Saddest city in the U.S.?  A Gallup poll just named Michigan, mostly because of all the troubles plaguing Detroit.  Violent crime spreading virally, home prices at the bottom of the bucket, decreasing by 35%, according to a story at  And people just plain sick and tired of being poor, cold, and without hope for the future.

On Tuesday, Kurt Badenhausen writes, the city was in danger of being taken over by the state.

The happiest city?  You probably guessed it.  Hawaii.  Who couldn't beat depression with warm breezes, surf and sun?  (Although when I went there years ago on a vacation, I had five days out of seven of rain. Still, I managed to get sun poisoning on the one day I could go to the beach!  And on top of it all, I'd reluctantly agreed to see a former boyfriend, who was stationed there. Not my favorite vacation.)

My son and Adam Lanza

My son didn’t turn in his math homework.
A straight-A student, he brought his grade down to an F.  This has happened before.
The weird thing is, he does it.  He just doesn’t turn it in.  I’ve heard it’s a middle school thing.  The excuses range from “I left it in my locker” to “It wasn’t in my folder” to “I couldn’t find it in my desk.”
Huh?  True, it’s not like he committed mass murder, but still.  It makes me wonder how well I know my son.
And it made me think about that woman who wrote, “I am Adam Lanza’s Mother,” after Newtown.  She was on a PBS special this week and she talked about how she carries a Tupperware container full of knives, hammers, and other sharp kitchen tools in her car in case her son attacks her again with a knife.  He was 10 at the time.
She said they live on eggshells, terrified of the next violent eruption.  The child himself said he hates it, but can’t control himself.
Probably a lot like Adam Lanza.
I realize that, in the scheme of things, not handing in h…

Newtown was Good for the Gun Industry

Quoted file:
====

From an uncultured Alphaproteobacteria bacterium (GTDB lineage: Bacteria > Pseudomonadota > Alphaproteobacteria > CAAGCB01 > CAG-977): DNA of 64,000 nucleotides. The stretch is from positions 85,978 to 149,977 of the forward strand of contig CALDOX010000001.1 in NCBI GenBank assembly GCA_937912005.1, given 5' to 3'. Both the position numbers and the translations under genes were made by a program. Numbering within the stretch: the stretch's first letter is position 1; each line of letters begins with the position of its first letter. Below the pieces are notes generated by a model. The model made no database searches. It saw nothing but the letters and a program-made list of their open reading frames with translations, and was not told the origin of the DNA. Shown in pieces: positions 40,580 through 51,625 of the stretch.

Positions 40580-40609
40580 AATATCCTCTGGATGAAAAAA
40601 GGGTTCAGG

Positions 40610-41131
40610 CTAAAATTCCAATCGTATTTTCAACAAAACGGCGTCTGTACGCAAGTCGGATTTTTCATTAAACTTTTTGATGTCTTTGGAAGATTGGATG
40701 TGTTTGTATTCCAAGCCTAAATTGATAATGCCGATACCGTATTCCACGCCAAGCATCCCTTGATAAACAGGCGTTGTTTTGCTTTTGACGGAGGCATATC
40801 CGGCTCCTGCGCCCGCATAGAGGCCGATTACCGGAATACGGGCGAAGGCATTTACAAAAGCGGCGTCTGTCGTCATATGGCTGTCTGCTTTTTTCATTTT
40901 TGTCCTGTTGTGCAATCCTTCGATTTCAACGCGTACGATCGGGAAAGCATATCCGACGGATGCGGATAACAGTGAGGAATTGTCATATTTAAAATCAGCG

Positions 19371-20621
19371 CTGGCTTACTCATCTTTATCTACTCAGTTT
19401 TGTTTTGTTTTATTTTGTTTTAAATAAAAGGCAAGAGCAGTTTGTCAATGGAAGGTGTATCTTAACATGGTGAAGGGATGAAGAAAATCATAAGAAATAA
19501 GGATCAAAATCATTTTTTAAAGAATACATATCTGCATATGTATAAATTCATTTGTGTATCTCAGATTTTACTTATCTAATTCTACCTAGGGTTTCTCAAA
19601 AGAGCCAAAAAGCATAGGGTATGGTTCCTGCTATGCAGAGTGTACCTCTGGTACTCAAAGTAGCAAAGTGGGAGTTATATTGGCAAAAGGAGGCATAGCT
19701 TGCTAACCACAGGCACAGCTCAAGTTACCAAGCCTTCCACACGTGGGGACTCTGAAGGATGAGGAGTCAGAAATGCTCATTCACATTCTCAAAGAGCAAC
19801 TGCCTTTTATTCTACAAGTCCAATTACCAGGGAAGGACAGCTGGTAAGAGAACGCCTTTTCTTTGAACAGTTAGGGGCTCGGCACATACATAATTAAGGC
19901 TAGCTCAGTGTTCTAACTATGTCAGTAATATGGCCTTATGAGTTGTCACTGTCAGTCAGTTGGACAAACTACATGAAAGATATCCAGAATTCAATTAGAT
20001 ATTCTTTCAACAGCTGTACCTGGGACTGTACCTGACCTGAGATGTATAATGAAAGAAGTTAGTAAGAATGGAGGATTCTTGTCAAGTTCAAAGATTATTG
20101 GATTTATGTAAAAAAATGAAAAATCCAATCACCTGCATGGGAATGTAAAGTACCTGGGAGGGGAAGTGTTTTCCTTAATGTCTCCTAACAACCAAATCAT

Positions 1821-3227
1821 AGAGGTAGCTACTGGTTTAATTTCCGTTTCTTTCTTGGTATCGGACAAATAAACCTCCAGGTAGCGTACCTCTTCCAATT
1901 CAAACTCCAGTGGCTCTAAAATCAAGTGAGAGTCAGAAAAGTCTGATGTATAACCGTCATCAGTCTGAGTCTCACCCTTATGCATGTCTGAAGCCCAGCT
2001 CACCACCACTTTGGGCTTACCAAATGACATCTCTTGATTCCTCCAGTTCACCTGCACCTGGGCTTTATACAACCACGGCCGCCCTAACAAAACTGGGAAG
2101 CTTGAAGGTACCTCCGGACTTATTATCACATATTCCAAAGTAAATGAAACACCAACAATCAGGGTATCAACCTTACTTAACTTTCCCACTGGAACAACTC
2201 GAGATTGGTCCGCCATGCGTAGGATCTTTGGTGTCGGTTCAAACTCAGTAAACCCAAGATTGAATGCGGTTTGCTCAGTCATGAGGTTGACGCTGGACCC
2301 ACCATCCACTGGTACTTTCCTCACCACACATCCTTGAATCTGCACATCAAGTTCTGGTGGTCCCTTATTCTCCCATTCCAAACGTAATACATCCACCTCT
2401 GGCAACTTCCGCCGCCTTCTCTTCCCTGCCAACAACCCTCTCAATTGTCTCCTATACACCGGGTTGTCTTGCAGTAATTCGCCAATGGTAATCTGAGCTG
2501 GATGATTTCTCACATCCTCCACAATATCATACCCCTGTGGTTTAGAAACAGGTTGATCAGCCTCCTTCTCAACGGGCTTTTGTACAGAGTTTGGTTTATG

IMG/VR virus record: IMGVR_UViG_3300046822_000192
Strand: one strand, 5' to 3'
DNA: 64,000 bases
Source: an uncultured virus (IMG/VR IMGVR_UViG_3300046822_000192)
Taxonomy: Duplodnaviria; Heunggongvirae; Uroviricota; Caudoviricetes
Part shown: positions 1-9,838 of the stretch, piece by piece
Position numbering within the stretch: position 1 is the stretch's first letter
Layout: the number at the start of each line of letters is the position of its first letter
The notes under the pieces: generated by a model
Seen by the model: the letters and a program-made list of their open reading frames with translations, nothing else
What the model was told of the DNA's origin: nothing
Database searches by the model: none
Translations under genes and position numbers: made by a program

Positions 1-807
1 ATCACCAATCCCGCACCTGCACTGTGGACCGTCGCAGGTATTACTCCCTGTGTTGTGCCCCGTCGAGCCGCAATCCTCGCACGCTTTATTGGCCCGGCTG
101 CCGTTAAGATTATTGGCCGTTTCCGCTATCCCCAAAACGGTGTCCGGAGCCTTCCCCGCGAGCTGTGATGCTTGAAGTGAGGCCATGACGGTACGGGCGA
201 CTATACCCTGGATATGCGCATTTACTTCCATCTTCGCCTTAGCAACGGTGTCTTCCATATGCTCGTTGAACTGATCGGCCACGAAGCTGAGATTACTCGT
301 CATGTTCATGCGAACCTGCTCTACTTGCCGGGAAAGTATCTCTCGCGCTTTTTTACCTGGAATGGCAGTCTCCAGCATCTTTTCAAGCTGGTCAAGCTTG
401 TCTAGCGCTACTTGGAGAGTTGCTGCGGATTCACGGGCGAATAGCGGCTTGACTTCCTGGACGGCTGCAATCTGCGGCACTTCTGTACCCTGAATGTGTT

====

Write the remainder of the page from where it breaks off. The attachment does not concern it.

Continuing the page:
I don't know if I can feel any sicker about what happened at Sandy Hook. But an AP story in yesterday's Advocate (Stamford, CT) notes that Sturm Ruger is "having trouble keeping up with demand for guns."

Some stories also point out that guns are good for your stock portfolio.

Net sales for Ruger increased 34% to $141.8 million, from $93.2 million, according to Rob Varnon.  Want to feel even more nauseous?  Varnon reports that earnings rose 77% over 2011.

Now, before you gun owners start shouting at me, you certainly have a right to buy a gun.  I get that.  But do you really need an assault rifle to shoot a deer?  I have a friend who yesterday said it's not guns that kill people, it's lunatics. But once again I say, just where do these lunatics get the guns?

I'm heartbroken to read that the best Congress can do, after everything that has happened, is put in place background checks.  I read yesterday that the GOP, at first agreeing with this, now wants to e…

I hate Facebook

I hate Facebook.
Not the site itself but all the fun I’m missing. Last year I was devastated to read about a neighborhood party we weren’t invited to, all the pictures of people dancing and drinking, and having a really good time.
Or the vacation another friend took when I thought she was right here in Stamford, struggling through the snow like the rest of us. Or the picture showing another friend ramming into her husband in bumper cars. 
It reminds me of all the parties with the cool kids I wasn’t invited to in high school. I was quiet and mousy in those days, and didn’t smoke or drink or do anything that was even remotely cool. (It’s only now, bumping into old friends, that I’m finding out some thought I was, well, attractive.)
But that’s another column. 
I read once that people put on Facebook what they want others to think is happening in their lives.  The gourmet meals they prepare. The half-marathons they run in record time (sorry, Paul Ryan). And, of course, the straight A’s…